The Pearl

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Like his father and grandfather before him, Kino is a poor diver, gathering pearls from the gulf beds that once brought great wealth to the Kings of Spain and now provide Kino, Juana, and their infant son with meager subsistence. Then, on a day like any other, Kino emerges from the sea with a pearl as large as a sea gull's egg, as "perfect as the moon." With the pearl comes hope, the promise of comfort and of security . . . A story of classic simplicity, based on a Mexican folk tale, The Pearlexplores the secrets of man's nature, the darkest depths of evil, and the luminous possibilities of love.
Curriculet Details
27 Questions
29 Annotations
3 Quizzes

This free digital curriculum for high school students in 9th and 10th grade contains interactive videos exploring Steinbeck’s life and writing style, as well as annotations explaining the setting, allusions, and meaning of “The Pearl”. Students will explore the themes of greed and wealth, as well as the understanding of a parable. The Common Core aligned questions, answers and quizzes in this free online unit will increase student engagement in the book while supporting reading comprehension.

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The Pearl

A parable is a simple story used to illustrate a moral or spiritual lesson. Knowing that Steinbeck based much of his writing on life experiences, think about the lesson that Steinbeck is trying to teach his readers through the story of "The Pearl." To learn more about Steinbeck's life, watch this short video.  (This annotation contains a video)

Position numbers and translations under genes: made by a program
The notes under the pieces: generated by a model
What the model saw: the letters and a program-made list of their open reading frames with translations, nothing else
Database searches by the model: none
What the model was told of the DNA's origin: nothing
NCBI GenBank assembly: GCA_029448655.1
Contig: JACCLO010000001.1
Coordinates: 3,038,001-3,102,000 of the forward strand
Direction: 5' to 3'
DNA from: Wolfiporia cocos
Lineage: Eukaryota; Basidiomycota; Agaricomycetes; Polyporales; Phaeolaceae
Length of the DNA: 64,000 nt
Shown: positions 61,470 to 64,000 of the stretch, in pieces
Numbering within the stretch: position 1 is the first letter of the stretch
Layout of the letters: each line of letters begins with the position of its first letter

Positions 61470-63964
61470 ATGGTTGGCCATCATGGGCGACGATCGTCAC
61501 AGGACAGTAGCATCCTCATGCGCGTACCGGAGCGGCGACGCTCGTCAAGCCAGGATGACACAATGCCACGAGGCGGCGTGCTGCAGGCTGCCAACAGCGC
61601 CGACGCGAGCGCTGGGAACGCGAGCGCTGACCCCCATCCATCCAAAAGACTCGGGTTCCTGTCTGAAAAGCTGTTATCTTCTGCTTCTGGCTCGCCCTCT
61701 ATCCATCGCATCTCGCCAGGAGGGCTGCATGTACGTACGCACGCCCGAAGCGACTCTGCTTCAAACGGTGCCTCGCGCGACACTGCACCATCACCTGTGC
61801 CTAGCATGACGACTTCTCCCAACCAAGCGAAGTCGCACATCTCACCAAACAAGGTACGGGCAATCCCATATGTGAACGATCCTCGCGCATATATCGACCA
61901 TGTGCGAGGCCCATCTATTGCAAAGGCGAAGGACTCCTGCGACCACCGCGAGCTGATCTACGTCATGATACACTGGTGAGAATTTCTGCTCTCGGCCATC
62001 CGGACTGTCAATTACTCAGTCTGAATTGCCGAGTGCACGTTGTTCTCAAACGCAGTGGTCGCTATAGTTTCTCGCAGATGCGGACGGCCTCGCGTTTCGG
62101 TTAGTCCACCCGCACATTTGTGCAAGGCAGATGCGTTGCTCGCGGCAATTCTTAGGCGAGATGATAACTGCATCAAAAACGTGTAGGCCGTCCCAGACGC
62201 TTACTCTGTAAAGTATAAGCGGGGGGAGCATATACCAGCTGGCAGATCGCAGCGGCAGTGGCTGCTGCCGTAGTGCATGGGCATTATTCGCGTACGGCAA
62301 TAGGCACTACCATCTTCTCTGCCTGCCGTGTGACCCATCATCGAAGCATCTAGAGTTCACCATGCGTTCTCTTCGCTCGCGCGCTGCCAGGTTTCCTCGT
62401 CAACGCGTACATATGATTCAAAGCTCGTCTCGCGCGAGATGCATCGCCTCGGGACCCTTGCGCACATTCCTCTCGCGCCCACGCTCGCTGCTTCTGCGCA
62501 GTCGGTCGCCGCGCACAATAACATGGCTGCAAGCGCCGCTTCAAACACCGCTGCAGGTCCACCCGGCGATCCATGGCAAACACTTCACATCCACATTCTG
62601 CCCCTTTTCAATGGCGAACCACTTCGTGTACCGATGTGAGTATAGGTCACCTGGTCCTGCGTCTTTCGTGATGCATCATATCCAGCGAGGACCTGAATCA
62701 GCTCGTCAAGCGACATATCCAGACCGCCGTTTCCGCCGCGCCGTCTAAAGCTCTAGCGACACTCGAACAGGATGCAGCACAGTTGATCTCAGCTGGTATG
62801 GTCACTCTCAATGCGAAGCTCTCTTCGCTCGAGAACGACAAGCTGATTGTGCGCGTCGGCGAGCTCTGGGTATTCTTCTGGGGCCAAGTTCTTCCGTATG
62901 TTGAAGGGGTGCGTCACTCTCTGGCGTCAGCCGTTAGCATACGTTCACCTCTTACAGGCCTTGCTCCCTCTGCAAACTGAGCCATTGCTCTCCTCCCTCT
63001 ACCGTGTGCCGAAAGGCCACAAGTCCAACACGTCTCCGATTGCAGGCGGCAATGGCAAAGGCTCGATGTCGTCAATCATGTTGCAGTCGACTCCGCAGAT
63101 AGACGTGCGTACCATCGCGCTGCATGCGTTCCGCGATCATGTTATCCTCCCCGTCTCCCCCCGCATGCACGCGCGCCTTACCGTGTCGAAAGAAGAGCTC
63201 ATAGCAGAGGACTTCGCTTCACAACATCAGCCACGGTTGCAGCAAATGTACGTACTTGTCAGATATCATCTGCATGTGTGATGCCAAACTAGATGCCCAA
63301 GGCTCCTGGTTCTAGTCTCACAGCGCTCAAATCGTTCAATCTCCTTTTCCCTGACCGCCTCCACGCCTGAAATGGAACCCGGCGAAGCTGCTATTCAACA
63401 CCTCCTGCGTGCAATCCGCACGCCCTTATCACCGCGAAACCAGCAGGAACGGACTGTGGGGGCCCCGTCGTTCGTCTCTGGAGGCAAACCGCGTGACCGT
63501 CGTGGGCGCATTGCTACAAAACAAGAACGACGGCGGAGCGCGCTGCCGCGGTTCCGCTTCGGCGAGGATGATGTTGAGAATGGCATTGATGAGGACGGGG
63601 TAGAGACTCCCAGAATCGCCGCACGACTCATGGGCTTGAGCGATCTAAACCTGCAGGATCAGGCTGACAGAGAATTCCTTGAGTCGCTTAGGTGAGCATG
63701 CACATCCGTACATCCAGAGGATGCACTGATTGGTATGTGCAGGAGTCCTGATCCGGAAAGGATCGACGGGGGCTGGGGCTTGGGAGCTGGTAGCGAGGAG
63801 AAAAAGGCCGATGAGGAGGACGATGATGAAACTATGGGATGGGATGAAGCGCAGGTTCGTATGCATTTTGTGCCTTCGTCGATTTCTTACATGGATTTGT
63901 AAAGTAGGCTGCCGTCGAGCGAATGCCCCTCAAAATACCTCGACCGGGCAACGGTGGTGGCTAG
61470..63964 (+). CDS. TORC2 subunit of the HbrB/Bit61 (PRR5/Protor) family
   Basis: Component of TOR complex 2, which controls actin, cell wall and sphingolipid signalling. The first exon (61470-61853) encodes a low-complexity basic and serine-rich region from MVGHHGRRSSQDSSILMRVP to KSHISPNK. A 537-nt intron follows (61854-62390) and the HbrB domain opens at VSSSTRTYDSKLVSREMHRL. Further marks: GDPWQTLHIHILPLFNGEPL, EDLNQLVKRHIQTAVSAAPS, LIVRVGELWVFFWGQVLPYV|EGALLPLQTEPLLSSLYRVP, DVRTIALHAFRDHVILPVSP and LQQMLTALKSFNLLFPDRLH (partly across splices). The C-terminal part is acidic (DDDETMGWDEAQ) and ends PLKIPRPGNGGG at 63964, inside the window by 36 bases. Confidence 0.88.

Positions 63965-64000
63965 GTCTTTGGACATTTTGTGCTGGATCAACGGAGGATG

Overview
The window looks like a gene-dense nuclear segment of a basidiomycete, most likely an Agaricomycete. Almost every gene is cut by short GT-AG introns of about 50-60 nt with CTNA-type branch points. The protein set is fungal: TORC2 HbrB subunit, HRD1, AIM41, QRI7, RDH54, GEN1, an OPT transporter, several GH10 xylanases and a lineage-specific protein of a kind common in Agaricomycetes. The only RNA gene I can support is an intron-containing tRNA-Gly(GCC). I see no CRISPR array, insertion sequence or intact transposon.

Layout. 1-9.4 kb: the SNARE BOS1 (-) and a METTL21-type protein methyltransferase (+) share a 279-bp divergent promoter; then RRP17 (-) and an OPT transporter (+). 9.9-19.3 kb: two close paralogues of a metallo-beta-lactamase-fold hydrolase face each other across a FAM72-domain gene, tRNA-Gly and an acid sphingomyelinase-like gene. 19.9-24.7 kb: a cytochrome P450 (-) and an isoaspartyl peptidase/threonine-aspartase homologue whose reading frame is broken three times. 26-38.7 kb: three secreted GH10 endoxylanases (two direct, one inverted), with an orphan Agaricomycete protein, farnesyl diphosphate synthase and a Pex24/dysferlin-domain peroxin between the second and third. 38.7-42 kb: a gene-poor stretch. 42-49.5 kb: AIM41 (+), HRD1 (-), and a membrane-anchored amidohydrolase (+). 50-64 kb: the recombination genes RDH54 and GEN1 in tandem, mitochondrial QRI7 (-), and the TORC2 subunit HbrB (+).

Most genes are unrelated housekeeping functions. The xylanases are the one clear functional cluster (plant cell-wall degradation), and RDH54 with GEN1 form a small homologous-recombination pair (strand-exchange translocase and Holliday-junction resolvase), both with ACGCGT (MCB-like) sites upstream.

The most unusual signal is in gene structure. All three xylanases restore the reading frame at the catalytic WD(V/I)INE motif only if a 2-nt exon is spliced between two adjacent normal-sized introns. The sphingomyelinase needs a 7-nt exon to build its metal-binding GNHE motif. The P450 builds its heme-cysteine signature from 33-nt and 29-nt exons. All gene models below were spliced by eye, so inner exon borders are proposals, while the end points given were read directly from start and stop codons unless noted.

Homework #5

Music is an important part of human culture and Steinbeck uses music here to create a cinematic experience while reading.  Just as music plays in the background of a film, so too music is heard at various moments in the story.Based on the description provided here by Kino, what songs have you heard that could represent the Song of the Family? Explain. 
Did you know that you can look up any word in the text of the book or the text of the questions and answers? Just click (or press on mobile devices) the word you want to define and hold until the blue text selector pops up. When you release, a define option will appear. Since it's so easy to look up words, make sure you use this feature frequently... Is there a word on this page you need to look up? 
Juana puts her lips down over the puncture and sucks hard and spits and sucks again while Coyotito screams. She does this ________. 
To learn more about the effects of scorpion's venom on children view this video from the University of Arizona. Researchers at the University of Arizona are helping children to recover from severe nerve poisoning following a scorpion sting.  (This annotation contains a video)
As you continue reading, pay careful attention to the themes and conflicts being established. Notice in this passage, Steinbeck has established conflict between rich and poor people in the area, as well as the theme of wealth. The doctor only takes care of the wealthy people in town and does not visit the indigenous folks living in the brush houses. Think also what this reveals about the character of the doctor.